Chinese cities eye duty-free stores to boost shopping tourism
With the once-famous Exotic Cargo Market having lost its appeal, Tianjin authorities are looking at turning Dongjiang Island into a duty-free shopping destination.
The island is in Binhai New Area, a production base for about 120 Forbes 500 companies. It is only 45 minutes by car from downtown Tianjin and fewer than two hours from the capital.
"Situated adjacent to Beijing and Tianjin, where consumption is robust, the zone will mean residents do not have to travel to Hainan or Hong Kong (to shop)," Yu Rumin, chairman of Tianjin Port, told China Daily.
Hainan province, an island off the coast of South China, began offering duty-free shopping to Chinese citizens to boost its tourism industry. Several other cities, including Shanghai, now want to follow in its footsteps.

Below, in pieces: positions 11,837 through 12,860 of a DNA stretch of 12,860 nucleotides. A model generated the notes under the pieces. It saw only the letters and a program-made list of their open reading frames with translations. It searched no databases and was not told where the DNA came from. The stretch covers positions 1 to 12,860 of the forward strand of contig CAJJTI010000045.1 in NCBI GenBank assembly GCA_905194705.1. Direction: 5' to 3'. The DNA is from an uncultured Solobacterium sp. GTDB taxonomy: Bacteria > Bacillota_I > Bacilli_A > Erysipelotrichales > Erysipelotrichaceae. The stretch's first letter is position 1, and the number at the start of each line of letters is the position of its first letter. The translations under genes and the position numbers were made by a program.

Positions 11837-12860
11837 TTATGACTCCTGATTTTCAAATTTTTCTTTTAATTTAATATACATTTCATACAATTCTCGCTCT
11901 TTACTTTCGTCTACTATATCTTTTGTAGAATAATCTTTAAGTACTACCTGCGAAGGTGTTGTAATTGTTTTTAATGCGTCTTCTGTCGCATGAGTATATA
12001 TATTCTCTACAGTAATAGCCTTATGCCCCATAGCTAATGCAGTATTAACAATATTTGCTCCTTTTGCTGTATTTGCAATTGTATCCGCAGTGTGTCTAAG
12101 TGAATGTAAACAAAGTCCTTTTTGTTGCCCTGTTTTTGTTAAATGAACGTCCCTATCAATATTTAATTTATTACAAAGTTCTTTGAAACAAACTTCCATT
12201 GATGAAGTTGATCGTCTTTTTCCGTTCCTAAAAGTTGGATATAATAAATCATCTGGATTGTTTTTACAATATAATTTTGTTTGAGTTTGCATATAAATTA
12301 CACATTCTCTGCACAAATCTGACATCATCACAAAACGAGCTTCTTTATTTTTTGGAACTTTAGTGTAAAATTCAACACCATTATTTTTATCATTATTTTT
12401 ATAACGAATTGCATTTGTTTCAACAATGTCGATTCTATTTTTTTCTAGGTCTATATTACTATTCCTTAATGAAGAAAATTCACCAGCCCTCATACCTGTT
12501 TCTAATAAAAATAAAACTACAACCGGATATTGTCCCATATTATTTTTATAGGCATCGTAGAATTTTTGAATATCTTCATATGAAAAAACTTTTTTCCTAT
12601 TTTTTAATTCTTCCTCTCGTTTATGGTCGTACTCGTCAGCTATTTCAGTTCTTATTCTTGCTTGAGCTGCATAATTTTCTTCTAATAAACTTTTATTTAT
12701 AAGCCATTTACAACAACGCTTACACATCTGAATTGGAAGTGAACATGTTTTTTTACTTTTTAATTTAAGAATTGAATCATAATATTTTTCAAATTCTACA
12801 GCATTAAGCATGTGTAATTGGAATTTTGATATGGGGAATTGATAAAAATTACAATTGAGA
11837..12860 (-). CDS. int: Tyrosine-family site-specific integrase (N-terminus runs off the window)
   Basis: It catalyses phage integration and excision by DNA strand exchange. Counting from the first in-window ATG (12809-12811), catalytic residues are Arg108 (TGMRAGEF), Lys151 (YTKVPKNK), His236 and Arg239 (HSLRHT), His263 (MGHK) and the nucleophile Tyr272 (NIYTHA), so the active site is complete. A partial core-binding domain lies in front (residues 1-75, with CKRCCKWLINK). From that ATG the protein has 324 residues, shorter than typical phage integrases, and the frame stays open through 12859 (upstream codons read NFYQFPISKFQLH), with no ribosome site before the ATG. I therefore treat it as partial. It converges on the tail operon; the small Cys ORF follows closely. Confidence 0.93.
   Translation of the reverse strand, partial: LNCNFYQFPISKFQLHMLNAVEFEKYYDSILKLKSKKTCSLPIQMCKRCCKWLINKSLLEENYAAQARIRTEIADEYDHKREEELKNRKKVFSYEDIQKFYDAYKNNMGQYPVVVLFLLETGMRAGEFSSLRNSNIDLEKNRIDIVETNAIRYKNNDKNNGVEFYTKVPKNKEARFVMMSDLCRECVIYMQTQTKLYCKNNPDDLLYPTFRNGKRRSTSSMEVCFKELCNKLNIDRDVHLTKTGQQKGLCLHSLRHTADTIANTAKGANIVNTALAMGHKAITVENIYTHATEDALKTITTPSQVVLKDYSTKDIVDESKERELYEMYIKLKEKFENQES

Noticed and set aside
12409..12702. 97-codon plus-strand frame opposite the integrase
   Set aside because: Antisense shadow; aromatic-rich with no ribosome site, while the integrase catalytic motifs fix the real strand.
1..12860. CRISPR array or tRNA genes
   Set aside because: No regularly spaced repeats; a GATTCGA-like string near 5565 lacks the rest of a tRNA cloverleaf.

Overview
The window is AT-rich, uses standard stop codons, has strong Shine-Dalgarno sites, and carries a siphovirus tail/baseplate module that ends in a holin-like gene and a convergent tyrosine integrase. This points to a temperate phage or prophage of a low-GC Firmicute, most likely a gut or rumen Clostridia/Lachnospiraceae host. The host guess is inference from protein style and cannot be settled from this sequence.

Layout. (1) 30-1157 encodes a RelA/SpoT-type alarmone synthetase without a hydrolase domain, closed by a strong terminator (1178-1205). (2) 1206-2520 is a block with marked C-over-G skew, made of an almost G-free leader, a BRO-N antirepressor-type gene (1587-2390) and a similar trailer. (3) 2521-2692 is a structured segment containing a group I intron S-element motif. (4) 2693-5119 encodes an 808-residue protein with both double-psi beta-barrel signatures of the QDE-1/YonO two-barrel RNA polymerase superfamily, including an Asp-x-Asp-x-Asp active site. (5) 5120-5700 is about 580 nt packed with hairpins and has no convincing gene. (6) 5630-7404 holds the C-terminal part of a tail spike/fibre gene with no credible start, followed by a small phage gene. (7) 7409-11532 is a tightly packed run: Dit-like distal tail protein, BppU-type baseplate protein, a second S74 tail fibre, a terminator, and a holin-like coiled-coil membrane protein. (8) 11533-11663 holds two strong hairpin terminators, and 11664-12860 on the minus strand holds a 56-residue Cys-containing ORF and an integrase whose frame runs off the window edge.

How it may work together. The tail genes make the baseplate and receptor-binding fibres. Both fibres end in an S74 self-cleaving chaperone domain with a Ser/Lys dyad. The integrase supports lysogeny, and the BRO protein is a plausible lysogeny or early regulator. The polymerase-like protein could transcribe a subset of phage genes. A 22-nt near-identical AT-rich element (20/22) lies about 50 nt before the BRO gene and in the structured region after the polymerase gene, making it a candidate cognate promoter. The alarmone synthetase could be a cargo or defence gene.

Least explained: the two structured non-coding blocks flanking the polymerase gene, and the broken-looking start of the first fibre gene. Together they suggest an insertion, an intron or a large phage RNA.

Sales of luxury goods on the Chinese mainland totaled $1.75 billion in January, less than one-fourth the amount spent overseas, the World Luxury Association reported this month.
A survey by the nonprofit organization found that 72 percent of respondents cited the fact that prices are lower overseas, said Ouyang Kun, head of its China office.
Hainan started providing tax refunds to tourists in April. Chinese visitors can purchase duty-free goods worth up to 5,000 yuan ($790) at selected stores twice a year, with duty on most goods ranging from 15 to 35 percent.
The first store in Sanya had a sales volume of more than 800 million yuan in the first eight months. A second was opened in Haikou, the provincial capital, last month.
Experts said duty-free stores will boost China’s domestic consumption, although it will be a slow process.
Hainan’s duty-free zone, which is based on similar projects at Jeju Island in South Korea and Japan’s Okinawa, came after the State Council’s vow to build the province into a top international tourism destination by 2020.
"Many cities are now applying to be the ‘second Hainan’. In the long term, there will certainly be more, but the process will not be quick," said professor Liu Huan at the Chinese University of Finance and Economics.
"It takes time for the central government to study the effects of the pilot program and to discreetly choose the next one."
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